What’s the difference between CIO Coaching and CIO Mentoring?
As a business CIO Development Ltd offers both coaching and mentoring services delivered to and sometimes by CIOs. And sometimes our CIOs can be coaching whist at other times they are mentoring. This can cause confusion so let me try to clear it up here. First let’s look at the difference between a CIO coach and a CIO mentor.
A CIO coach or a CIO mentor?
In our corporate world of International Coach Federation accredited CIO coaching, a CIO coach is somebody who has received professional development (a minimum of 125 hours of formal training) and developed professional skills in helping a CIO to perform at his or her best whilst navigating through the rigours of their executive roles meeting new challenges along the way.
The result of a good coaching alliance is a level of performance that the CIO client could not have managed alone, and possibly thought they would never be capable of achieving. The coach in almost all cases could never have achieved such a level of performance, the main reason for which is that they have never been a CIO nor even worked as an IT professional.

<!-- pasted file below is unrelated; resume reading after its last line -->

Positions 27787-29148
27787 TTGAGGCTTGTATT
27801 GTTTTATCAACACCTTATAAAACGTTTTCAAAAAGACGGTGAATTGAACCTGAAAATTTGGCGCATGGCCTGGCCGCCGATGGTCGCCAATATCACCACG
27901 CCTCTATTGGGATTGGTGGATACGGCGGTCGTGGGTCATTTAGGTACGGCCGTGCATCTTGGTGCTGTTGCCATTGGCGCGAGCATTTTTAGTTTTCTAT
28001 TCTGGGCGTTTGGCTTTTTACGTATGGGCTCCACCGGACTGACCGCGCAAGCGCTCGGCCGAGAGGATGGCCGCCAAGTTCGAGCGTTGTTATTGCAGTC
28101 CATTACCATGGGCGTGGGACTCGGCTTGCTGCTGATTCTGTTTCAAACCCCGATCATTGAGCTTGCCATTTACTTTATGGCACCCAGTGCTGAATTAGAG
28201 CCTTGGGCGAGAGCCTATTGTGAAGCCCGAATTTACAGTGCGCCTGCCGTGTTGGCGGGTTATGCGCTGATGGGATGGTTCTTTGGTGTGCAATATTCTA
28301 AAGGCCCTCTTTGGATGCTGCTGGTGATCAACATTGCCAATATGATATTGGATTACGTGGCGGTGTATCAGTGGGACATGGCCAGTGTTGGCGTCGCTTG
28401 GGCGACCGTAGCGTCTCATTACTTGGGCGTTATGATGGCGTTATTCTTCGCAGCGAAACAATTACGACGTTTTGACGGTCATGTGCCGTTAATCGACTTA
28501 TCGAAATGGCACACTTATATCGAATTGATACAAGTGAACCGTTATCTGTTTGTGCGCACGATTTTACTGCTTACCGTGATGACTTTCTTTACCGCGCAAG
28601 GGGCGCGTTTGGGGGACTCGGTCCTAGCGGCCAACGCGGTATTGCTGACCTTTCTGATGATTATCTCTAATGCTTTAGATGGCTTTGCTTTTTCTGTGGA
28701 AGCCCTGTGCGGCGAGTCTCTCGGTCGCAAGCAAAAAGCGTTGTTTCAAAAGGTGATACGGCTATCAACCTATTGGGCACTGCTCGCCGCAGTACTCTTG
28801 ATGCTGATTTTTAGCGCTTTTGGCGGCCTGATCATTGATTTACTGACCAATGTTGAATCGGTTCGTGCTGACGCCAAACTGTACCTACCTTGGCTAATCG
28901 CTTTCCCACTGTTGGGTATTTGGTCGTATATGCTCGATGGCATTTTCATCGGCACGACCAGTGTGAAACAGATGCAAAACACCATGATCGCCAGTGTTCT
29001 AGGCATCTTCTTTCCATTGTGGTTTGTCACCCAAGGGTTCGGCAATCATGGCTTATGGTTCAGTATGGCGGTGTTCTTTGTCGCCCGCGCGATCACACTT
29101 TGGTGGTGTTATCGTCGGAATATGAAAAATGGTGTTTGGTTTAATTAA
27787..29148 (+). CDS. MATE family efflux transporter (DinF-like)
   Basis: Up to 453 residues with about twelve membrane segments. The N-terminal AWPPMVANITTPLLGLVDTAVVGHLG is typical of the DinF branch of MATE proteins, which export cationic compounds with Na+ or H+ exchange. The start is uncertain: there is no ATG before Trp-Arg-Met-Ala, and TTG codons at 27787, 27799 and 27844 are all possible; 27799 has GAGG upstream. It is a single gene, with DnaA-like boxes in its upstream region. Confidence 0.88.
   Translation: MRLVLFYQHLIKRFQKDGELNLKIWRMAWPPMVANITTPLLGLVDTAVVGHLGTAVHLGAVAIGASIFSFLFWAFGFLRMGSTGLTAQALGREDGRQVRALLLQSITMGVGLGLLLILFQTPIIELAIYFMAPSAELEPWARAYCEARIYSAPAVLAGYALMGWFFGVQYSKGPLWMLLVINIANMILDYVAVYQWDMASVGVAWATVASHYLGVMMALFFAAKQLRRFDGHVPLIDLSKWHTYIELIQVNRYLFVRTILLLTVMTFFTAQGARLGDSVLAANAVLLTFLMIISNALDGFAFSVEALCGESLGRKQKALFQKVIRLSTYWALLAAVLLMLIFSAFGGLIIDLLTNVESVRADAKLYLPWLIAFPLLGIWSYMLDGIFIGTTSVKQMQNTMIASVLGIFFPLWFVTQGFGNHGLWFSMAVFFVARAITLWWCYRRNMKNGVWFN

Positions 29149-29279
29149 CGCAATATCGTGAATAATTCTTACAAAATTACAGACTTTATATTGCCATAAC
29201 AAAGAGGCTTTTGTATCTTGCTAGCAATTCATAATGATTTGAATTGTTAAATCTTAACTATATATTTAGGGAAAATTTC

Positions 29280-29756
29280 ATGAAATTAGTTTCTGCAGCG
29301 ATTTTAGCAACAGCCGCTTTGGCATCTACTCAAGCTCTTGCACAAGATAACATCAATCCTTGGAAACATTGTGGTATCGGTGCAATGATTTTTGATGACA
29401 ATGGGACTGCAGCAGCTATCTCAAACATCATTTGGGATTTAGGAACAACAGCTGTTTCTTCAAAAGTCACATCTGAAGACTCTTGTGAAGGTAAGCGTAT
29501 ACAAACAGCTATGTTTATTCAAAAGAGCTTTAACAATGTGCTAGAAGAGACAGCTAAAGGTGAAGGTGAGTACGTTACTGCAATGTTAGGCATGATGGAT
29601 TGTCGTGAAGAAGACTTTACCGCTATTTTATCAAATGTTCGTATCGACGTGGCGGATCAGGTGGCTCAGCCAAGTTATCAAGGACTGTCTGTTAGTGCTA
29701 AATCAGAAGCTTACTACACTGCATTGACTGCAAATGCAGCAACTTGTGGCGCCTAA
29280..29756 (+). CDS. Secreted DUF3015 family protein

This is a very different case from that of CIO mentoring, which has to be delivered by an experienced and ideally current CIO to someone who wants to be closely guided by a practicing CIO in whatever role the client is currently engaged in.
So the key difference between CIO coaching and CIO mentoring is that the first is delivered to a CIO by a professionally trained coach and the second is delivered to a client by a professionally experienced and currently practicing CIO.
CIO coaching as doing not being
It can get even more confusing if a specific CIO mentor has professionally developed and accredited coaching skills. These CIOs are very rare but we have at least one of them working with us in the CIO Mentoring Scheme. In his case he will sometimes be coaching (drawing out from the capabilities of the client things the client didn’t even know he or she knew or he/she could do) and sometimes sharing experience and stories of what happened to our CIO mentor when he was facing a similar situation or problem.
In reality all executives have base level skills in both mentoring and coaching, just as they have a certain level of skills in both managing and leading. We can go further I think, in that CIO Mentoring probably lies closer to the management skills set and CIO coaching is closer to the leader skills-set. Leaders and coaches don’t tell, managers and mentors sometimes do; which is why we have to take care to ensure that our CIO mentors are carefully selected for their world-class CIO skills and experience.